The Spiral Tattoo By Author Michael J. ParryBook Title: The Spiral Tattoo
An Elanore and Gurt Tale

Author: Michael J. Parry



 Law comes in two sizes: six inches and eight feet.
Elanore, the eight-foot tall troll, and Gurt, the six-inch tall (don’t you dare call me a fairy) Eleinu, both guardsmen in the city of Delvenport, tackle their most baffling case yet.  When they find a dead waitress, naked except for an intricate tattoo in a spiral across her body, they’re launched into an adventure in the seedier side of  Delvenport, filled with rogue mages, prostitution, and narcotics.
But can they solve the case before madness and riots take over the city?
The popular Podiobook is now a full-length novel.

Format: eBook
Publisher: Sky Warrior Book Publishing
Publication Date: January 01, 2011



This is the first novel from Michael J Parry, based on a story originally released as a serial podcast, and it’s great; reading like a blend of Terry Pratchett and Kim Harrison, with fast paced action, witty dialogue and an interesting storyline.

The Spiral Tattoo is a fantasy murder mystery, not quite urban fantasy, but has a similar feel, set in a more traditional fantasy environment, with our two protagonists being Gurt, an Eleniu (fairy) who’s a smart mouth little arse, and also the main voice of the story; and Elanore, a troll who happens to be a freak of nature, being blessed with above average intelligence, and for some reason, the need to speak very formally. These two have a couple of murders to solve and a drug ring to bust,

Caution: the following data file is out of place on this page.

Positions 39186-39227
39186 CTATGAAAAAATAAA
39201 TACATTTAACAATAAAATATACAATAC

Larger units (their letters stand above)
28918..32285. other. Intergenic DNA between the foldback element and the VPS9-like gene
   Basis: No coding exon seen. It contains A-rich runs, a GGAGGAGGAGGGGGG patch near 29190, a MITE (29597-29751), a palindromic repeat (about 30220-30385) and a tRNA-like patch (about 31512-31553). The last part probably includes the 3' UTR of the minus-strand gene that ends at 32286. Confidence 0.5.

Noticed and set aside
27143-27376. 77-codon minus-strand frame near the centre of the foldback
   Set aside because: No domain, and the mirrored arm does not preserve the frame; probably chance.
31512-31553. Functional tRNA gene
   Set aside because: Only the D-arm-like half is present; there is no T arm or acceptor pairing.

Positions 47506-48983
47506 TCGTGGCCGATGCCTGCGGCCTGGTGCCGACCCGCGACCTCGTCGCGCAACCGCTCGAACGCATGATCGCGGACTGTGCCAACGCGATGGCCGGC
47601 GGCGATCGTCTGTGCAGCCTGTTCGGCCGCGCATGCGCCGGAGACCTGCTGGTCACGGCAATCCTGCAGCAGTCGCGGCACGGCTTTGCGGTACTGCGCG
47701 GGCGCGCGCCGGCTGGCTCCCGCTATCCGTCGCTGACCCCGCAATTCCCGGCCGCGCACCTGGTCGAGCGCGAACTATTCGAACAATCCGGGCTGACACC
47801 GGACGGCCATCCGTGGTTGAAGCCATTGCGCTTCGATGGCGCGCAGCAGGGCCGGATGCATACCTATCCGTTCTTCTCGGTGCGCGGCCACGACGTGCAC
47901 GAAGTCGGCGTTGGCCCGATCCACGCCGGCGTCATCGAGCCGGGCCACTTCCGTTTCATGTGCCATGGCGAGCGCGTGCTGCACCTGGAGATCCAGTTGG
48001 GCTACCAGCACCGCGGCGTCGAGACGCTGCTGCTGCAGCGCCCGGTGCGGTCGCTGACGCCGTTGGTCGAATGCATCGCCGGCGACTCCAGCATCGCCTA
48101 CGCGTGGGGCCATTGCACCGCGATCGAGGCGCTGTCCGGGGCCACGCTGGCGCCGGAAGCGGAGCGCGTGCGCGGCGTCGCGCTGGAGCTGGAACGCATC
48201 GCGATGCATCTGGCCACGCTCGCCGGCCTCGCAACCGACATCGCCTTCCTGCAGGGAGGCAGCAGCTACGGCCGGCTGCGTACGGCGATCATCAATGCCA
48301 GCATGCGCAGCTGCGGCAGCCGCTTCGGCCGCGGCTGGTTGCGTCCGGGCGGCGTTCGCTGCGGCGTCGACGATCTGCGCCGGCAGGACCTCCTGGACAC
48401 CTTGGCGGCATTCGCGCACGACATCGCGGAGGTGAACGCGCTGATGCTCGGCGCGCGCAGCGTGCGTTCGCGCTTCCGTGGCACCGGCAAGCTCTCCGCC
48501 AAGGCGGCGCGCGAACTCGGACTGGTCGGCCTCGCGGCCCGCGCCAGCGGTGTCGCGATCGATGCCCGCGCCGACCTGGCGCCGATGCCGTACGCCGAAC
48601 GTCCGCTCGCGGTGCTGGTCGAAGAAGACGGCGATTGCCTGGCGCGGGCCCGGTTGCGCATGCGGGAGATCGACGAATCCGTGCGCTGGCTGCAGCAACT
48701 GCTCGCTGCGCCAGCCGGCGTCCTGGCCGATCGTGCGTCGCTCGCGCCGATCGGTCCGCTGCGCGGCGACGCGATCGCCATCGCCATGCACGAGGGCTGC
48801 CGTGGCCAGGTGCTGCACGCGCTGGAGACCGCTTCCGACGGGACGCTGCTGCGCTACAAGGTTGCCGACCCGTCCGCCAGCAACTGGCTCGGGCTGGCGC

Mr Parry has two major things going for him with The Spiral Tattoo, an excellent opening paragraph, and a really fantastic last chapter, and the bits in the middle will happily get a reader from a to b.

Although I enjoyed the premise and delivery of the story, I found the dialogue very difficult in many places and I didn’t actually like our main character, Gurt, which made it harder to form an emotional connection to the story.

Our other character, Elanore, is supposed to be a very articulate troll, with an insistence of speaking very correct English, so we have a lot of ‘we would have” rather than “we’d’ve”. This is, again, an interesting idea, but didn’t quite hit the mark. It wasn’t delivered in an overly formal manner of perhaps aristocracy or even the stilted formal style made famous by Mr Spock, but just as a language void of any form of slang. This made for very difficult and clumsy dialogue, particularly as it wasn’t always consistent, and I found the unnatural flow of the conversation kept throwing me out of the story just as I was starting to get engrossed.

Which led me to notice Gurt and his moralising

Gurt tells us he’s not a prude, but my gosh the things those people were doing on stage, in a strip club, and he spends a fair amount of time questioning the morals of the folks working in the brothel, the poor who are drinking in a bar, and wondering why poor would gamble their last dollar. If someone would please enlighten the poor upperclass snob fairy as to why these things happen in society I’d be forever in your debt (Elanore, I believe it’s your job to slap a little social awareness into your partner).

But despite those annoyances (which are big ones for me, I loathe overt moralising in my fiction), I STILL enjoyed the story, which does rather imply it’s rather good really. If you’re looking for an original, easy read, then The Spiral Tattoo is for you. It is a very addictive story. I’m looking forward to hopefully reading a second book in the Gurt and Elanore world.